Idk, if you want to do theory I feel the advantage of t10 and esp t5 is that big. So it is a coin toss
for other fields definitely take umich I guess
I am lucky to have an offer from a T12 school in this godforsaken season with a very solid fit. The location is also very good though funding is not excellent. But I have been rejected/implicitly rejected from most of the T10s. But I am wondering, assuming I have rejections from the few T10s yet to respond, whether it is beneficial for my long-run outcomes to delay for one more year and try again next year. I am currently an RA at a T3 for a fully tenured faculty member who is very respected in my subfield. I was planning to just do a one year RA'ship, but given this rough season I am considering taking more time to do research and extending my stay. While nothing is guaranteed obviously, surely my odds ought to go up (right?), because both I will have more research experience and also class sizes are projected to go back to normal post-covid (or at least be much better than right now).
I am just weighing the tradeoffs and I was hoping to hear some of your opinions. On the one hand, I am a little tired of RA work as, while I am picking up very useful empirical skills, I am not able to do too much creative work. I have a few set of ideas from my RA work, and I want to enroll in a PhD program sooner to take grad classes in my subfield and adjacent subfields, so I can begin working on my projects and writing papers. I also do not want to spend another >$1.3k on applications, plus my mental health has taken a massive hit during the past two months. Yet on the other hand, there is much evidence that, even accounting for selection, that being in a T5 is very advantageous (see e.g. Jim Heckman and Sidharth Moktan's paper on the Tyranny of the Top Five).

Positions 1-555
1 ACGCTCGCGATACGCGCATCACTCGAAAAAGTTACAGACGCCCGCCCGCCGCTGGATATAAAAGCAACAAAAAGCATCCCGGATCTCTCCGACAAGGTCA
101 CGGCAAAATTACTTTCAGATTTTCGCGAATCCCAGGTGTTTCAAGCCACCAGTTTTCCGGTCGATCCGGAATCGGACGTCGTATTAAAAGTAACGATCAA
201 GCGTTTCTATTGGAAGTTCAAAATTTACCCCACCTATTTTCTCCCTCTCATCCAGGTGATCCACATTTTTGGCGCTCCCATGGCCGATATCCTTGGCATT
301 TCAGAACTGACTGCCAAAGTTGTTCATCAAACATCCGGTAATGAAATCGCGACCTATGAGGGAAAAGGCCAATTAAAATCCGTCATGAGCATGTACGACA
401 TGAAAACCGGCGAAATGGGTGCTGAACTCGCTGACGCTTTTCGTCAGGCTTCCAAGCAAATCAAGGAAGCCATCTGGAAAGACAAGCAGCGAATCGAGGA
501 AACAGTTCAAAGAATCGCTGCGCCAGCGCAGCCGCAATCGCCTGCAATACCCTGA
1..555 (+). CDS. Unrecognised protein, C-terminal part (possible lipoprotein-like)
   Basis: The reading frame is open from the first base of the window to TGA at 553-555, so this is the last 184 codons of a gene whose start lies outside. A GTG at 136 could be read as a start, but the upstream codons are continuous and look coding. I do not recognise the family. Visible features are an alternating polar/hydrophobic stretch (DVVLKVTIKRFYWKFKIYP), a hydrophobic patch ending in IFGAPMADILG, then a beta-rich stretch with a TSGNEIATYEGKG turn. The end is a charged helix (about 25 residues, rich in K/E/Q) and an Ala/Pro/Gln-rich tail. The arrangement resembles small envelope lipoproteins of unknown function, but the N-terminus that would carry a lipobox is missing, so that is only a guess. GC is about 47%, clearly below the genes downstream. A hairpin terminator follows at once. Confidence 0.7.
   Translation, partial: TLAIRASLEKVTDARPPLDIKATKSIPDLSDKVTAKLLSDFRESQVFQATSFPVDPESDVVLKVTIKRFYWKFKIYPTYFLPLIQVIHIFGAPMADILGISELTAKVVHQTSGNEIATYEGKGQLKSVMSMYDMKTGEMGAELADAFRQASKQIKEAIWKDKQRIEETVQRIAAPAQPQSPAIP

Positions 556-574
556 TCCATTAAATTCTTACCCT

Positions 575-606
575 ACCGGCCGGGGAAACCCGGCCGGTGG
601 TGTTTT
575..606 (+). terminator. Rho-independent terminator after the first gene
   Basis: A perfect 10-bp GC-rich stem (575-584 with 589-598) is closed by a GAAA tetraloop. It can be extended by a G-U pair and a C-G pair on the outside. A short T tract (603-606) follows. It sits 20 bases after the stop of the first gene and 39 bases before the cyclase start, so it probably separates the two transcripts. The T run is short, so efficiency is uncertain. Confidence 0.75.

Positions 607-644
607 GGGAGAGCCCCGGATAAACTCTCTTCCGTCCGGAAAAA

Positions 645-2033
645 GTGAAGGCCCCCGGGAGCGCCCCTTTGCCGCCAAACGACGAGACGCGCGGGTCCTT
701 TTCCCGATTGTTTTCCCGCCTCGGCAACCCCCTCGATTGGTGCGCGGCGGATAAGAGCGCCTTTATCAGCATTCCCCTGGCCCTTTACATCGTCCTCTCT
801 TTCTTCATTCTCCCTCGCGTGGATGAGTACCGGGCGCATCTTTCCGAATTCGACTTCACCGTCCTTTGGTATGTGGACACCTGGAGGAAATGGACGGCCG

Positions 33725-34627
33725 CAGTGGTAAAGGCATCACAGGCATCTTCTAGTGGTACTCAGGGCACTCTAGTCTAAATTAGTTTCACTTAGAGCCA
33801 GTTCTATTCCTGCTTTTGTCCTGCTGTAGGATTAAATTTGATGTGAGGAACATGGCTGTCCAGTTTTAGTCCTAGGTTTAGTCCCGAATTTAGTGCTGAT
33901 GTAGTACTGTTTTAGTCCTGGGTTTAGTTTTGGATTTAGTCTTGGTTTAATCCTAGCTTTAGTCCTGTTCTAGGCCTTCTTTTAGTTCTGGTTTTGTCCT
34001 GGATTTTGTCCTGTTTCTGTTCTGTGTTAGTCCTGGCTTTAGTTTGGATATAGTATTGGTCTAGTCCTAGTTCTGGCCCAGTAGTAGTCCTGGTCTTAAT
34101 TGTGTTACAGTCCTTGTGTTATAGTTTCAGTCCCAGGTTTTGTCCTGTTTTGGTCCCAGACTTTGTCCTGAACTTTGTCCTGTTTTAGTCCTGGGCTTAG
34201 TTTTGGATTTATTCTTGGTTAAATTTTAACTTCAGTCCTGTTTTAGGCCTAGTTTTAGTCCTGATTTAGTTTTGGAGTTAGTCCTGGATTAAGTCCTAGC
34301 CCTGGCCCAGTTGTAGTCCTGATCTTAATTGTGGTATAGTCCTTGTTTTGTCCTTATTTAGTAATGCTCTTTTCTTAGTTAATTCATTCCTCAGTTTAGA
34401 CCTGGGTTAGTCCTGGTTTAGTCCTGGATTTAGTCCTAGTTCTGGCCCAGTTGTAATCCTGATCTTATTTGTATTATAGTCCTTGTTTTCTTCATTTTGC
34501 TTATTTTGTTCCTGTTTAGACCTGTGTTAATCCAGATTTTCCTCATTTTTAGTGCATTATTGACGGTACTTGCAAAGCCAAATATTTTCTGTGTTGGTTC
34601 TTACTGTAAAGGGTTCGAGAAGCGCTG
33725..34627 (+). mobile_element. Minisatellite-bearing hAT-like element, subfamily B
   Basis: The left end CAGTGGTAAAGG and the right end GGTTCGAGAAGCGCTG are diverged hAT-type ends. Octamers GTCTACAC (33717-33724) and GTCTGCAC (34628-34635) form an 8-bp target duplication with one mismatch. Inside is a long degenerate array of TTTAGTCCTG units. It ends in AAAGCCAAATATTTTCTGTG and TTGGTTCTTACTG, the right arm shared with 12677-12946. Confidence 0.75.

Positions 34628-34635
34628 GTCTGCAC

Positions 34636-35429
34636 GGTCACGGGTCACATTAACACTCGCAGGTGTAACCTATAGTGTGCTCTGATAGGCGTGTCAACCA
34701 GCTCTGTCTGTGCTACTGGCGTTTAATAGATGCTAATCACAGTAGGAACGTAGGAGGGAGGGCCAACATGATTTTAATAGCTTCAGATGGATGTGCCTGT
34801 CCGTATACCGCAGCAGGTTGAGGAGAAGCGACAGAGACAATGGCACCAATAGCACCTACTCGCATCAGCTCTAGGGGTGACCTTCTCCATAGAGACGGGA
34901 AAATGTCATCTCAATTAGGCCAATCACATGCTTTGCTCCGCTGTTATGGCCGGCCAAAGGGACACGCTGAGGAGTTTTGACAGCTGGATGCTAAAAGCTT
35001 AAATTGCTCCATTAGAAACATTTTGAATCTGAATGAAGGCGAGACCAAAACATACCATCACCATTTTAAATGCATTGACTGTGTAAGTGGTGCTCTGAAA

wondering if people had any thoughts to take into consideration. On average are advisors at T7's not available/there is a lot of competition amongst students for good advisors than at T15's? On the other hand, what are the peer networks like at T15's, are they as motivated and enterprising as those at T7's (both for self-motivation purposes and for potential coauthors)? Is being a star at a T15/T20 better than being middle-of-the-road at T7 (not saying I'll be a star but I'm just curious)? Should I take into consideration the fact that the job market in five-six years will probably be a bit easier due to smaller cohorts? Have I overestimated the likelihood of next admission season being easier (maybe because top students are thinking of deferring/delaying)?
(please don't say past your first job nobody cares about your degree. Sure, conditional on that first job your degree won't matter, but it's precisely getting that first job that is very difficult and where I'm sure pedigree matters, see Heckman and Moktan 2020 as above.)
Just want to say there's no certainty next cycle will be all that much easier. There's lots of reasons it should be, but maybe just as many why it might be another tough one and I'd make sure to weigh that uncertainty in your decision against the difficulty/cost (financial, physical, mental) of going through another applications cycle.